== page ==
Early intervention is a support and education system for children ages birth to six who may be exhibiting or are at risk for developmental delays. Once a child reaches the age of three, they are commonly referred to the school district they will be attending for services. From birth to age three, children are referred to professionals who work with specific issues within that age group. The mission of early intervention is to ensure that families who have an at risk child in this age group receive resources and support that will assist them in maximizing their child’s physical, cognitive, and social/emotional development.

An early childhood intervention team usually consists of teachers, special education specialists, speech and language pathologists, physical therapists, occupational therapists, and developmental psychologists or social workers. Decisions are made in an assessment, with each professional weighing in on areas of concern. A treatment plan is then devised and referrals are made for services.

Since the first few years of life are a sensitive time of development, early intervention can provide many important benefits. Early intervention can teach parents better skills to meet their child’s needs from an early age and throughout their lives. Positive early experiences are essential for later success in school, the workplace, and the community. Early intervention also positively impacts health, language, cognitive development, and social/emotional development. Early intervention is a huge support for parents, allowing them to have a hands-on approach to treatment, therapy, and future goals for their children. It can also put parents in touch with each other so they can become a support to each other.

The earlier a child is identified as needing extra services, the greater the impact may be. This is where parental involvement is key. If a parent has concerns that their child may not be meeting his developmental milestones on time, he or she should approach their pediatrician for assistance. At that time, the doctor may make a referral to an early intervention program for a full evaluation. The intensity of the program or therapies given is based on the level of delay exhibited and can make an impact on future success.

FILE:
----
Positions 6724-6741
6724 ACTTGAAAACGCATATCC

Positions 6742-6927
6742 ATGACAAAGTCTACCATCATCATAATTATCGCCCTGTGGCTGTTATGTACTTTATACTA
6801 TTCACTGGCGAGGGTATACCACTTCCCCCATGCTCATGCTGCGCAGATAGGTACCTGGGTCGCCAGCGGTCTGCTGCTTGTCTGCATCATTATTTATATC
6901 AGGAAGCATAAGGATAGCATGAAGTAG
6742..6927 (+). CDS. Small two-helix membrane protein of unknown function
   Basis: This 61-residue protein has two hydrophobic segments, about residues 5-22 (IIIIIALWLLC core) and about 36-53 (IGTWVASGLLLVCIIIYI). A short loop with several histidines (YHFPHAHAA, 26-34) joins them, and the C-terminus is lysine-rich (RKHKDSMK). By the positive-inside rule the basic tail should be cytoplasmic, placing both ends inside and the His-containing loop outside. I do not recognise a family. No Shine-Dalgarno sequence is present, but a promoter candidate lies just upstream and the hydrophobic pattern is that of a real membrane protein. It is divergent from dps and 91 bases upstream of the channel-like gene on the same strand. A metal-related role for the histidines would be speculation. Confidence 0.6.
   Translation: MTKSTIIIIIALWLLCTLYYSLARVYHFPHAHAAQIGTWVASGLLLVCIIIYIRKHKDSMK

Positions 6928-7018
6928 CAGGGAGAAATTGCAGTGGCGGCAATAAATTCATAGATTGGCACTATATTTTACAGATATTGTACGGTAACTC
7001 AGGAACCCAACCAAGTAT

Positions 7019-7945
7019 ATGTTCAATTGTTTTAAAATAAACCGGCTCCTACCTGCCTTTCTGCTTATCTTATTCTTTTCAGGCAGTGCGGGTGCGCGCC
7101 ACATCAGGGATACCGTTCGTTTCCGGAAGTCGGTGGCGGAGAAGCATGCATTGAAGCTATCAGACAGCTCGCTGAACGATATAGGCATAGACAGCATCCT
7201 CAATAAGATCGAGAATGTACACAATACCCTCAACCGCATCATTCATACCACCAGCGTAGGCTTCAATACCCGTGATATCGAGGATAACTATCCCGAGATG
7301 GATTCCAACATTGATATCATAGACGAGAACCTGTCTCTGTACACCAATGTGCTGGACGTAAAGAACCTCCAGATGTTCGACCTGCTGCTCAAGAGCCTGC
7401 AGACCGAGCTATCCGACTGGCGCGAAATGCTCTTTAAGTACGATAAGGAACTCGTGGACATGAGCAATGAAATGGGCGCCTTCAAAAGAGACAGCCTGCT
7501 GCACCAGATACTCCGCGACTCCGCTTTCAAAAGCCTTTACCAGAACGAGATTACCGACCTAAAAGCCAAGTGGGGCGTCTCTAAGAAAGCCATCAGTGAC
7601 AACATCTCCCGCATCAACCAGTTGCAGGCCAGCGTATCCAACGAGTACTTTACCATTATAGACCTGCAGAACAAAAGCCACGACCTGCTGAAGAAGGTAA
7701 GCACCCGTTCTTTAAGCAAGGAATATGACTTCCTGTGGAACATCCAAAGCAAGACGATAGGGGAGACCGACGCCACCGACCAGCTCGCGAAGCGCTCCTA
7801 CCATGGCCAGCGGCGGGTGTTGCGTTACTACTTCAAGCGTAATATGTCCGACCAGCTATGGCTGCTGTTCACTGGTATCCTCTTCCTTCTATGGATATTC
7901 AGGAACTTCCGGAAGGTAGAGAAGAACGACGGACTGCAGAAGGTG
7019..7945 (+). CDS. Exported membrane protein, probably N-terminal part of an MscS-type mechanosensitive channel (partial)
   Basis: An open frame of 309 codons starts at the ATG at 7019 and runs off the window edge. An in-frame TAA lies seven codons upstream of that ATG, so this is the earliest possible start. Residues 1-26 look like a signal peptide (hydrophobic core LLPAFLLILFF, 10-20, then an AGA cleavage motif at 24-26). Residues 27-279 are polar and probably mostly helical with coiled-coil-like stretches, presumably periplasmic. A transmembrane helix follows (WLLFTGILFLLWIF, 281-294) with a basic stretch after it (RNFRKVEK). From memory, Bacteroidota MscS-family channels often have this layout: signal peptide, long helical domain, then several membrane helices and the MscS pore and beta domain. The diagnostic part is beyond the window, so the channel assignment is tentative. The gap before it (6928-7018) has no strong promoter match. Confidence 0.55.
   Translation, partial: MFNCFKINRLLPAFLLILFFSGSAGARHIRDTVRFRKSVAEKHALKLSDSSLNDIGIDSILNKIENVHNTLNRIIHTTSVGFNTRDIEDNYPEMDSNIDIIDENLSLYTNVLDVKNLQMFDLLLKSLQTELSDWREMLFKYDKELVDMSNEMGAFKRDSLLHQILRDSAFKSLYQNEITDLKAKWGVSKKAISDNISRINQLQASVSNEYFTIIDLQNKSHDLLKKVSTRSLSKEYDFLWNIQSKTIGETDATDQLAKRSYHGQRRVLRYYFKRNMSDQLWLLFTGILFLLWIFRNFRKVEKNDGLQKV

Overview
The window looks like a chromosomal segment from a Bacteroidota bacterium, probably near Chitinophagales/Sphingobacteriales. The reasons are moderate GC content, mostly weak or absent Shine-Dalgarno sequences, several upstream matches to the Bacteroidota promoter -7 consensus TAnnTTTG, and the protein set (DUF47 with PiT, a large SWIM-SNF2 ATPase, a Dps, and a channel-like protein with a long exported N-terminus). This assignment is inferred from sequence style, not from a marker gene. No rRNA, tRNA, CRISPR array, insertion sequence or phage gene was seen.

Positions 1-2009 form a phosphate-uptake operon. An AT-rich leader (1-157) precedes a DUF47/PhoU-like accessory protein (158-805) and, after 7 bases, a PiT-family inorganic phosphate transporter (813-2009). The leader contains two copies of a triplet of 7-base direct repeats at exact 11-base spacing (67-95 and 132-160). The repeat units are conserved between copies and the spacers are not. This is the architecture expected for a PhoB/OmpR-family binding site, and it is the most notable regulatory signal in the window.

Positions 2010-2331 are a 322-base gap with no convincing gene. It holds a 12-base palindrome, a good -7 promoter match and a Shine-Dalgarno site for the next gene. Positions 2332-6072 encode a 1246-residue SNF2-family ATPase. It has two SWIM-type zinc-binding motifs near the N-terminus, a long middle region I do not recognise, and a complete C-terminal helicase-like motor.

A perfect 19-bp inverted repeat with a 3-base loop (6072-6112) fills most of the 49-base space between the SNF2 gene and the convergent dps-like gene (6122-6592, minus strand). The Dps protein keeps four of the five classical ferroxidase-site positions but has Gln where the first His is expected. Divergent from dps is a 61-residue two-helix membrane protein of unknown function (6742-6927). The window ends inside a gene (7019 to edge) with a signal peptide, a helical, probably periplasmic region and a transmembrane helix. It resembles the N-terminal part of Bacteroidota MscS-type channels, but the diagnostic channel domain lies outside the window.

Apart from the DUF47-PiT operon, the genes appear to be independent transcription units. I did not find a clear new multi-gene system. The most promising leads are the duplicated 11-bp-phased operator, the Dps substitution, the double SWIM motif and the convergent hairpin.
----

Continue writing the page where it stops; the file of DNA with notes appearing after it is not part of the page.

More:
As a professional, I spent many years as the psychological associate representative in the early childhood intervention assessment arena. I was fortunate enough to test hundreds of little ones to determine if they needed further services or not. Working with the parents of these children was a huge joy for me. To be able to shoulder some of their fears and concerns while moving forward to get them the answers they needed was amazing. It also helped me with my own children in being able to see if they were on track developmentally or not. I have witnessed children benefit greatly from early intervention. I have seen children who had behavior issues and could not stay in daycare facilities receive the help they and their parents needed to change their environment and be able to go on to be successful in school.

I have also worked as a developmental psychological associate in the NICU with nurses and families, helping to teach them what their neonates are saying without uttering a word. By watching a baby’s oxygen saturation rates and heart rates, we were able to determine what brings an neonate the most comfort. As I helped develop and run a NICU follow-up clinic, it was exciting to have a front row seat in watching NICU graduates grow over their first three years by providing developmental testing for them every six months. If a deficit was uncovered, I was able to immediately refer that family to early intervention for services. By the time most of the babies reached three years of age, no one would have known their rocky, scary start to life. I believe that is a direct result of active parental involvement and getting them the services they needed as early as possible.

If you feel that your child could benefit from an early intervention evaluation, contact your pediatrician for your local office. If you have any concerns at all about your child’s development, do not hesitate to reach out. Do not worry that you will be looked at like a neurotic parent; you will not. Putting your fears to rest or getting your child into the services that they may need is exactly what you should do. No concern is too small. Each child should be given the opportunity to reach his or her fullest potential.